The US Air Force Special Operations Command is expanding its search for runways in an effort to counter what the US military sees as China's growing ability to threaten its bases across the Pacific.
The Air Force is aiming to expand the number of places where it can land and launch aircraft as a part of Agile Combat Beschäftigung, an approach to dispersed operations developed with the Pacific in mind.
US airmen have used remote airfields in the Pacific and civilian highways in the US and Europe for ACE-related exercises, and US air commandos are now looking for more highways and soon for beaches on which to do those missions, said Lt. Gen. Tony Bauernfeind, the head of Air Force Special Operations Command.
The efforts are an 'acknowledgement that our adversaries have watched the American way of war for several decades and they are going to hold our initial staging bases and our forward operating bases at risk,' Bauernfeind said at the Air and Space Forces Association conference in Washington, DC.
As the Air Force looks to increase the resiliency of its basing in response to this challenge, it is pursuing runway-agnostic options' out of recognition that 'we cannot always rely on Bagram or Kandahar or Balad or Al Udeid in the future,' Bauernfeind said in response to a question from Insider.
The search for runways has been on a rapid rise in recent times. In late 2020, Gen. Kenneth Wilsbach, the commander of US Air Forces in the Pacific, said his command had'studied every single piece of concrete in the Pacific' to find viable airfields.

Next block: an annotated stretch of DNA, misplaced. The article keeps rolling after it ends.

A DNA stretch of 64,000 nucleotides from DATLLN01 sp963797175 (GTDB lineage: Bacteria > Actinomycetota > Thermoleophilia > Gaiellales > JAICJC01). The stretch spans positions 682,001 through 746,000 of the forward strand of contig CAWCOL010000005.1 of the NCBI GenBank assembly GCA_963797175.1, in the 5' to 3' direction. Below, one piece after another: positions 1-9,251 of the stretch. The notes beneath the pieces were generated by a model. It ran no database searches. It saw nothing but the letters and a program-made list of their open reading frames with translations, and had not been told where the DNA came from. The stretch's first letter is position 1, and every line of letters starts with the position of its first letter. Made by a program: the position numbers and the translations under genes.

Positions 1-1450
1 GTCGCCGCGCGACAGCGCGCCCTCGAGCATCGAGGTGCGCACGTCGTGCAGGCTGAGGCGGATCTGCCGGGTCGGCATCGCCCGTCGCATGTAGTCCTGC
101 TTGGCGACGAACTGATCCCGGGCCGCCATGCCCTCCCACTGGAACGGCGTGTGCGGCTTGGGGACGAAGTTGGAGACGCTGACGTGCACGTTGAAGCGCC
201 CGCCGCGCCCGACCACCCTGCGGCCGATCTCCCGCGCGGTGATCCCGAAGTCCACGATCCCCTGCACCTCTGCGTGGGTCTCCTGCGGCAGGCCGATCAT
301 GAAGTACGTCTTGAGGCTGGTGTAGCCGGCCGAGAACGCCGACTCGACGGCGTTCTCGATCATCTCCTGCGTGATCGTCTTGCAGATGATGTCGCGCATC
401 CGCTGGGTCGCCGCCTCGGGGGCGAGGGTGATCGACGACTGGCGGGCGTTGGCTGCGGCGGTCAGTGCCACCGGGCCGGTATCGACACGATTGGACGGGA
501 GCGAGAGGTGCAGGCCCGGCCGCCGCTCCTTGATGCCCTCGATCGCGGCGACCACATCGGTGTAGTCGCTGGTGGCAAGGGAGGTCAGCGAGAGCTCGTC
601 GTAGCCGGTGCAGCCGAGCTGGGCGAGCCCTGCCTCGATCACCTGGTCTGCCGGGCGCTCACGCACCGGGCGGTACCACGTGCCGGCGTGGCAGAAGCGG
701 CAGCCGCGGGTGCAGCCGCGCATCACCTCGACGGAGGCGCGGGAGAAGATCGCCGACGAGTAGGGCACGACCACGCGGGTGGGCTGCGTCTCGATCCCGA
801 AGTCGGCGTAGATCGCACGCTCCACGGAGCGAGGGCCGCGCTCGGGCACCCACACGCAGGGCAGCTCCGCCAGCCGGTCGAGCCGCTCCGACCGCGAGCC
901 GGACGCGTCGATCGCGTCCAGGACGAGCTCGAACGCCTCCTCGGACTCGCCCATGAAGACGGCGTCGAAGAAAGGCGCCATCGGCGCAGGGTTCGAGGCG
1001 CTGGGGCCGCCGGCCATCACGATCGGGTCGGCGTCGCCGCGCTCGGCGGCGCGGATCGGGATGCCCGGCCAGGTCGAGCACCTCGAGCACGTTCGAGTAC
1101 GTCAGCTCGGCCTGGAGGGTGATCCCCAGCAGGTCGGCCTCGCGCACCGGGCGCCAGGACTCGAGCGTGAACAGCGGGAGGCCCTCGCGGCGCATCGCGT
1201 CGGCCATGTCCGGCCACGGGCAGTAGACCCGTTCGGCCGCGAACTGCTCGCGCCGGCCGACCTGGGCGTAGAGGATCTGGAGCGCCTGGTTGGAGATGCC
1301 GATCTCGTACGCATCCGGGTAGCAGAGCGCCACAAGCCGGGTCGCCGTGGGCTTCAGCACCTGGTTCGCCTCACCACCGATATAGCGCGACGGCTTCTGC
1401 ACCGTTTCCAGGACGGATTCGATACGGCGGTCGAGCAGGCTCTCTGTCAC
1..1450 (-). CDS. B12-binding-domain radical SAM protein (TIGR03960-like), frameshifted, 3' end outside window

Since then, American airmen have specialized in places such as Tinian, an unincorporated US territory, and Palau, an island nation that has a defense partnership with the US. Driverless aircraft are becoming more common on highways in northern Michigan and the first drone landing on a US highway in Wyoming.
An adversary that can deny the use of one base 'is going to have a nearly impossible time trying to defend every single linear mile of roads,' said the deputy mission commander of the Wyoming exercise.
Some US Air Force aircraft also have the ability to land on non-paved surfaces, and Air Force special operations have added drones to that category, landing an MQ-9 on a dirt runway for the first time during an exercise in June.
Bauernfeind said his command is now looking at the ability for beach landings, noting that US aircraft have landed on beaches in Europe in the past. Some other military commanders still use that option. The British air force has landed cargo aircraft on beaches several times in recent times, including a June exercise with an Atlas A400M airlifter.
For years, airmen have been testing their capabilities to launch and recover MQ-9 drones, which are in high demand for a reconnaissance mission, using satellite communication. Air Force officials say the capabilities allow MQ9s to go to more bases and reduces the number of airmen needed for support.
In addition, Bauernfeind said, his command is working with DARPA to develop a high-speed vertical-takeoff-and-lift capability, which may eventually replace its CV-22 tilt-rotor aircraft and continue to work on modifying an MC-130, its workhorse cargo plane, to land on water.
Many military commanders abandoned their amphibious aircraft years ago, but they are becoming more interested in the Pacific, with increasing focus on the United States and the United States. In September 2021, the Air Force Special Operations Command announced plans to increase the 'boat independence and expeditionary capacity' of the MC-130J by developing an amphibious modification in a rapid prototyping effort.
Two years on, officials are still evaluating their approach. In May, a US special-operations official said that the service was working on trials and feasibility studies and looking to demonstrate 'the full capabilities' in two to three years.
The command has an MC-130 amphibious craft that is still in engineering development, Bauernfeind said.